Where a business process involves activities in the physical world (and not just doing things at a screen) then a process model can help put the IT systems into context. Doing this may prevent you spending time on details which are not important.

Ways Process Models can trap you!

Many process modelling tools allow you to break-down individual steps into smaller pieces. Resist the temptation to break things down too early, or everywhere. If you keep your models at a high level you will reduce the amount of work you have to do, and you will not reduce the value of the models.


Process Models can be used to put the IT system into a wider business context. They can even be used to analyse and rationalise processes where the IT systems do not play a significant role. Process Models are commonly used to demonstrate the claimed benefits of a new way of doing things, the so-called “As-Is” and “To-Be” models.

The keys to success with Process Models are to present the simplest model which is appropriate for your needs and to control the amount of detail.

Working Procedures: Benefits of doing things consistently

Working Procedures: Benefits of doing things consistently

Working Procedure Diagram
Working Procedure Diagram

I’ve been busy. One of the things which got me through the busy period was that I have “Working Procedures” for some of the boring but important tasks I have to do. Having these things documented made it much easier for me to delegate them or simply tell myself to get on and do them.

“Busy-ness” can come about for all sorts of reasons, including distractions and interruptions from the outside world and higher priority project work. In my case it was a mixture of all of these and a few more too!

I’ve always been keen on writing things down, but I sometime last year I discovered the work of Sam Carpenter and his “Work the System”.  At first I thought “Work the System” meant taking advantage of the way things worked and “cheating” in some way. That was wrong. Sam’s point is that it is easy to spend one’s time in “crisis management” or as Sam puts it – “fire killing”. . Instead, Sam proposes that we invest time in writing procedures or “maintaining the machines”. That way, over time, we will perform tasks more consistently and our performance will improve. Reading Sam’s book (and I have no connection with Sam Carpenter. I don’t expect he even knows I exist) convinced me that this was something worth trying. I tried it out and I think that it is helping me and my business be more consistent and make progressive improvements.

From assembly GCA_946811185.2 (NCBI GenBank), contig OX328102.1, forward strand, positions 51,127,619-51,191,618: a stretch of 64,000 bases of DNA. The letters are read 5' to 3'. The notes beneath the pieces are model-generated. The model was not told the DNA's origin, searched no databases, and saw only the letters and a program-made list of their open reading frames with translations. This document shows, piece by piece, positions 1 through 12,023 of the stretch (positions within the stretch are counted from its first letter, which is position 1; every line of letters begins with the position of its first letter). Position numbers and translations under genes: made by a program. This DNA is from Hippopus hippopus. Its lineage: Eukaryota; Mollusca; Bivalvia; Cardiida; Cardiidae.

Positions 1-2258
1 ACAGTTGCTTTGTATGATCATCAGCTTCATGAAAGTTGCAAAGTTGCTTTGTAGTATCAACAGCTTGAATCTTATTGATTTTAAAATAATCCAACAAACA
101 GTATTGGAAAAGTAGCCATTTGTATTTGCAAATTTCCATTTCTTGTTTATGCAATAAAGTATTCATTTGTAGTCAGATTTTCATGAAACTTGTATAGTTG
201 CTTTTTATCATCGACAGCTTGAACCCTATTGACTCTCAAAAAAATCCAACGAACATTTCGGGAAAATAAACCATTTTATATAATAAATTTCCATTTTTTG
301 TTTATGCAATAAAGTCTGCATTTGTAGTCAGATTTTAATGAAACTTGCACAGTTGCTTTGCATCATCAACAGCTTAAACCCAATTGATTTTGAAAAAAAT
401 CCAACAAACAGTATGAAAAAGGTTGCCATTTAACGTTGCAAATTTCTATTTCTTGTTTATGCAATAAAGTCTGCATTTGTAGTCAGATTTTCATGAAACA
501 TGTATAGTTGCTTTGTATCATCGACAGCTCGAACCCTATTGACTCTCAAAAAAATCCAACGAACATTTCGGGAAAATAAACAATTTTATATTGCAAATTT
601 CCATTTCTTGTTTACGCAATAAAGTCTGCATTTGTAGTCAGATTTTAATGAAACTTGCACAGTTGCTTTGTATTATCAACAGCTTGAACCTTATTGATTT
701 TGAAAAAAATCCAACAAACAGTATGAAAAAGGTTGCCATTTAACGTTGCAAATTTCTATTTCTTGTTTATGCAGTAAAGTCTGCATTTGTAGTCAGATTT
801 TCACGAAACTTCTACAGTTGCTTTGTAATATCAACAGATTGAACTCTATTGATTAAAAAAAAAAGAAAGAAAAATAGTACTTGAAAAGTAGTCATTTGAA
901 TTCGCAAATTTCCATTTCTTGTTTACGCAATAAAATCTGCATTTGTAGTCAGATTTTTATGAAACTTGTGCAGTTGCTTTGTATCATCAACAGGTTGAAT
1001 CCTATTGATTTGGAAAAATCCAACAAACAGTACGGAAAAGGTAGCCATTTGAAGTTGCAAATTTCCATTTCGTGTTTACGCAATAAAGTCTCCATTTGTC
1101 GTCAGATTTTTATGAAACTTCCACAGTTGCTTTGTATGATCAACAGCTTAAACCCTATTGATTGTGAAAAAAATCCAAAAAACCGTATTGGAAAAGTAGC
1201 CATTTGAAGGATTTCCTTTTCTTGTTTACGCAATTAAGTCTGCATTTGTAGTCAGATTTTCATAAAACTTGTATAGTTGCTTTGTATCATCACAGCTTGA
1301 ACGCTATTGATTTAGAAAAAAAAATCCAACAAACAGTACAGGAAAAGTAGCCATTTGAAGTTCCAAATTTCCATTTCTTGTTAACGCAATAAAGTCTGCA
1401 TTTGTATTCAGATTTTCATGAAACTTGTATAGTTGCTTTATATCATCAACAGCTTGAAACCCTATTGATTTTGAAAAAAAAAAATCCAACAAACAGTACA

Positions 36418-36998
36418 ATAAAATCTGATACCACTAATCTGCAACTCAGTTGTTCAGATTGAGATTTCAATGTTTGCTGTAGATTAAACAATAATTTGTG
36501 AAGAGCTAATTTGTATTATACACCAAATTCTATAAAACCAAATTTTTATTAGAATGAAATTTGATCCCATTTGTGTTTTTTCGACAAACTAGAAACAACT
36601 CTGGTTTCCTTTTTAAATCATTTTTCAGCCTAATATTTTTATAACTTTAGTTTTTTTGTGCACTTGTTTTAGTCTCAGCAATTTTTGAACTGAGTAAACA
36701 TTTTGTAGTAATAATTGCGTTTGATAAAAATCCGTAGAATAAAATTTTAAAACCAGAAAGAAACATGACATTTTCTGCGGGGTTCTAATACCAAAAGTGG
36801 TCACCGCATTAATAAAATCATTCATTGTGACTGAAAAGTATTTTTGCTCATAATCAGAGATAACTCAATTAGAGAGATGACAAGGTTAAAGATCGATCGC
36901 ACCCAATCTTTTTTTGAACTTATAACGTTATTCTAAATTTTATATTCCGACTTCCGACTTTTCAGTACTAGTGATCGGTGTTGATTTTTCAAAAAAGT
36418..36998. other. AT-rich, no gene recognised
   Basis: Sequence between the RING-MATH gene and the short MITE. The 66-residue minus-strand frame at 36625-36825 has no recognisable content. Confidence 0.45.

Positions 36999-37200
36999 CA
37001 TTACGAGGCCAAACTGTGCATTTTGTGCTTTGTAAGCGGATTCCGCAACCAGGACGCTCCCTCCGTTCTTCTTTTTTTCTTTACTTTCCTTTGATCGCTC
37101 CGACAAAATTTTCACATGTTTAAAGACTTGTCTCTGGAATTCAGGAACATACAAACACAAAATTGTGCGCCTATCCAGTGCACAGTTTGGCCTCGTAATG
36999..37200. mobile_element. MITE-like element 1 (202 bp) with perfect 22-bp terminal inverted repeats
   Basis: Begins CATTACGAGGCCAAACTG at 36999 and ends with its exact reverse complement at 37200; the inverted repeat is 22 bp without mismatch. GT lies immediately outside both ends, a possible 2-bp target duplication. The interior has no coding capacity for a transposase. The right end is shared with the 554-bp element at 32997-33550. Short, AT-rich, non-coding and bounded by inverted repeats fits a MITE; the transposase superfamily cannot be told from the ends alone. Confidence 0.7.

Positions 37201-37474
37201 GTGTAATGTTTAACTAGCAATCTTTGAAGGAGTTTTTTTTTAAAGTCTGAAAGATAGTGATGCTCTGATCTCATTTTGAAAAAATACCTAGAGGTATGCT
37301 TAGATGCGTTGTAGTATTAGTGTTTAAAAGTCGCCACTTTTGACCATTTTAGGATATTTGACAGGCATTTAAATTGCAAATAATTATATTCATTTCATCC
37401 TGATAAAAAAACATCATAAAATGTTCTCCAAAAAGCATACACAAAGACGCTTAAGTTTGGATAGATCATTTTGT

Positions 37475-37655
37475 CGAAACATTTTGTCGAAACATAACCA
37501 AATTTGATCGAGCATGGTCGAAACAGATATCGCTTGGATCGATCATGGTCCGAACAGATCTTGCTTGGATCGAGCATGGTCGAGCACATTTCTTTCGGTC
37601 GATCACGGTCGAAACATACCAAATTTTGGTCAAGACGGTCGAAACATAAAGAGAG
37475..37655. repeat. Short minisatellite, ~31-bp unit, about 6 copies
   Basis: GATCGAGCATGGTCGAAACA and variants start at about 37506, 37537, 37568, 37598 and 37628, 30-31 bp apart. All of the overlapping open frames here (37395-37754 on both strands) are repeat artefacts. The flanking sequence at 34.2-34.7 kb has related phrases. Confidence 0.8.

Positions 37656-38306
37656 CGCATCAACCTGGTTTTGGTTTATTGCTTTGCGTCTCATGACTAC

Working Procedures: Benefits

The benefits of using a working procedure are:

  • Nobody has to remember or research how to do the task.
  • The task is performed consistently. The way it is done this time is the same as the way it was done last time.
  • If a problem occurs, then the procedure documents what was being done (and the expected outcome)
  • The Working Procedure creates a framework for documenting the solution to a problem and therefore incrementally improving the procedure and the way we work.
  • The Working Procedure forms the basis for delegating performing the task.

Working Procedures: Candidates